I, like many others, fell in love with Marie Kondo’s method of purging your unnecessary belongings when they no longer serve a purpose or spark joy. What amazed me about this whole concept is how it encouraged me to look at other areas of my life with the same critical lens.
I’ve been blessed within the last two years with a really great friend. She’s smart and has lived a few years longer than me, which means she’s been through similar phases of life that I find myself going through now. I see her close to every day, and she’s lent me an ear for a lot of personal stories.
Many times I’ve talked to her and told her about the way certain friends were handling situations. I’d tell her things they’ve said to me, or things they’ve done, and without a beat she’s responded, “That’s not a friend.” No matter how many times I tried to justify their poor behavior, she’s responded, “That’s not a friend.”
At first I thought she just didn’t fully understand the situation, but these occurrences kept happening. It wasn’t long until I was able to state with the same confidence “that’s not a friend” towards people that I had known for years.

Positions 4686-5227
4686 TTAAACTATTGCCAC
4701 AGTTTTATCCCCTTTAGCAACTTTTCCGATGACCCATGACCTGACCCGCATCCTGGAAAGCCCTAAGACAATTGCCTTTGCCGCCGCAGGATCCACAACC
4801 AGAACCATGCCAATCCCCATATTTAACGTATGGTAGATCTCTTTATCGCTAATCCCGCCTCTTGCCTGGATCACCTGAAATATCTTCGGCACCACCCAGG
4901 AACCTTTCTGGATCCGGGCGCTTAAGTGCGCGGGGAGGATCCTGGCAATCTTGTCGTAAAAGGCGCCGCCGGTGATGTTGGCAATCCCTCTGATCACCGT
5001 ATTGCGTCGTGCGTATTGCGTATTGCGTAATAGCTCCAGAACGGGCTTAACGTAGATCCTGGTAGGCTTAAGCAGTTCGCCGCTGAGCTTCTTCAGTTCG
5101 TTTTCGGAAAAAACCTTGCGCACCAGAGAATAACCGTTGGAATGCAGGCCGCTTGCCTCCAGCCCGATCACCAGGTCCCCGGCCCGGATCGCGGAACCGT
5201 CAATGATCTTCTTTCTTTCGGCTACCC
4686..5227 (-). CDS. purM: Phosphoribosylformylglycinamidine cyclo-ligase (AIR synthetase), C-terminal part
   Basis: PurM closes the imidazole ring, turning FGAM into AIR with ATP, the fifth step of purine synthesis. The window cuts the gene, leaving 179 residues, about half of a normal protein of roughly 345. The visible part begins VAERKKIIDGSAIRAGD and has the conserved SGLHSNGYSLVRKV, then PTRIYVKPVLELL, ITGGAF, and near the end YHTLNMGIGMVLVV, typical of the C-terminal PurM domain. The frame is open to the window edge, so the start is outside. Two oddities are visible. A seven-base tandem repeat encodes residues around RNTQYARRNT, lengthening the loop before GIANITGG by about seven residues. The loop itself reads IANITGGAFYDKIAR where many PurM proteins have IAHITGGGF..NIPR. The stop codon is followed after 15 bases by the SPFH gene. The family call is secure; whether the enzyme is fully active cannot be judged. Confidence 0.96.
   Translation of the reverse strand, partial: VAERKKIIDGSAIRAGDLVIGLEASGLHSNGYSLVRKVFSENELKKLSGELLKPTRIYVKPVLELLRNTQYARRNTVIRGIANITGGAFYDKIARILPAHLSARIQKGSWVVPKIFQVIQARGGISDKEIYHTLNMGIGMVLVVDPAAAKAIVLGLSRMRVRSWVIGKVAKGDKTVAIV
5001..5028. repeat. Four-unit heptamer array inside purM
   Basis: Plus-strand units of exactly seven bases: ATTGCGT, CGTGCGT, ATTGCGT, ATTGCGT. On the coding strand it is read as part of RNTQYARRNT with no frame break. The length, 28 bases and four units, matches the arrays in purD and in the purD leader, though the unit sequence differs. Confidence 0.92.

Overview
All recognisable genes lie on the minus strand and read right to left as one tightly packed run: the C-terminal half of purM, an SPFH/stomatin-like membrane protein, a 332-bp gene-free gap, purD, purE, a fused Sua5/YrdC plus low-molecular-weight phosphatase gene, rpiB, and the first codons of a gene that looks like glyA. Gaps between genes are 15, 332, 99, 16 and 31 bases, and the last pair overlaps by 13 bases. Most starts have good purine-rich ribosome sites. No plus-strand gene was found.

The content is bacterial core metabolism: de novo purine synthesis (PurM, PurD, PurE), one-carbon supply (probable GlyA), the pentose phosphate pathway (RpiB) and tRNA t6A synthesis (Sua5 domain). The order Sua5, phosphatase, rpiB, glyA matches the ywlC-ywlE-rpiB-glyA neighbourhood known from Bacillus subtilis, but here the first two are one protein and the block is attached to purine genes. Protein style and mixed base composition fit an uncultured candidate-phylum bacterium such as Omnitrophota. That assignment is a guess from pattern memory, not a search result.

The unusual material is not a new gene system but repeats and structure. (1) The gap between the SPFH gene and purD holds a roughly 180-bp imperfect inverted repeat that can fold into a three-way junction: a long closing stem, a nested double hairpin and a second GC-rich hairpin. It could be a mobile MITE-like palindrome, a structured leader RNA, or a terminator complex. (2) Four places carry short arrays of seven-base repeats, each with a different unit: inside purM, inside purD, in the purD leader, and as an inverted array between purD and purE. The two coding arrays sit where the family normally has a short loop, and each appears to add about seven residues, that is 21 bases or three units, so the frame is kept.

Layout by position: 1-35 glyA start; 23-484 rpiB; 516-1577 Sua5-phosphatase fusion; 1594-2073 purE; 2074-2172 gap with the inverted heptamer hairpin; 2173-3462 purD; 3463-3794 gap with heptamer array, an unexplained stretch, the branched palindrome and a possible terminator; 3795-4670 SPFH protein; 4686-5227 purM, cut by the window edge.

It reached a point in the year where it felt like just about everyone that had been close to me was coming forward in a new light. That wasn’t the case, though. It was me who was realizing that relationships borne out of convenience aren’t friendships at all.
Friendships that are one-sided, friendships that are rooted in enabling, friendships that have consistent underlying tones of jealousy, friendships that only pop back up when there’s drama in the air — I realized I had to purge them all. And just like Marie instructed me to do with my clothes, I thanked them for the purpose they served, and I let them go.
I went back to the same friend and told her the bittersweet feelings that came from realizing these people who I held so much love for weren’t good for me anymore, if at all. She then told me yet another nugget of wisdom, that it is so much easier when people show you who they are. It takes out the guesswork when their malice is so upfront.
Funnily enough, this made room for me to meet some of the most genuine friends I’ve ever had. Friends that support me without me asking. Friends that move around their schedules in order to see me. Friends that sympathize with life’s unnecessary drama rather than cause it. Friends that tell me gently when I am in the wrong, rather than criticize me for only being human.
I imagine the hardest part of skydiving is jumping out of the plane. I imagine the best part is the free fall. Recognizing that these people who I felt attached to and cared for had served their time was jumping. Making the new friends is the free fall.
Sometimes I look back and feel remorse at how many people close to me I have lost this year. But now I am learning to see it instead as how much confidence I must have finally gained in order to put my emotional needs first.
So whether they show you something you love or something you don’t want to be a part of, be thankful when people show you who they are.